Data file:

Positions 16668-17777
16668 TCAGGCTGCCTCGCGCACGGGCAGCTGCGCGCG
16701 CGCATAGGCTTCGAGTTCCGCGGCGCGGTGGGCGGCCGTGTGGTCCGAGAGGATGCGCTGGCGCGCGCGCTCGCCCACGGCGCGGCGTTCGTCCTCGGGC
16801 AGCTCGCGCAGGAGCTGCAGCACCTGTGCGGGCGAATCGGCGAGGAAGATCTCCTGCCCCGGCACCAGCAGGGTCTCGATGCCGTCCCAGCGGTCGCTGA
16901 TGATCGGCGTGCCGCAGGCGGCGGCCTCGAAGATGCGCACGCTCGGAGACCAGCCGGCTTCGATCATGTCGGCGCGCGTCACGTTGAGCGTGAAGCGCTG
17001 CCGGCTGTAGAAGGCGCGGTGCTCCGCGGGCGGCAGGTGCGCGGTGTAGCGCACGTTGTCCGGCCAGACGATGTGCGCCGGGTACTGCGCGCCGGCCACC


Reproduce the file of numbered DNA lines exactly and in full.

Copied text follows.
Positions 16668-17777
16668 TCAGGCTGCCTCGCGCACGGGCAGCTGCGCGCG
16701 CGCATAGGCTTCGAGTTCCGCGGCGCGGTGGGCGGCCGTGTGGTCCGAGAGGATGCGCTGGCGCGCGCGCTCGCCCACGGCGCGGCGTTCGTCCTCGGGC
16801 AGCTCGCGCAGGAGCTGCAGCACCTGTGCGGGCGAATCGGCGAGGAAGATCTCCTGCCCCGGCACCAGCAGGGTCTCGATGCCGTCCCAGCGGTCGCTGA
16901 TGATCGGCGTGCCGCAGGCGGCGGCCTCGAAGATGCGCACGCTCGGAGACCAGCCGGCTTCGATCATGTCGGCGCGCGTCACGTTGAGCGTGAAGCGCTG
17001 CCGGCTGTAGAAGGCGCGGTGCTCCGCGGGCGGCAGGTGCGCGGTGTAGCGCACGTTGTCCGGCCAGACGATGTGCGCCGGGTACTGCGCGCCGGCCACC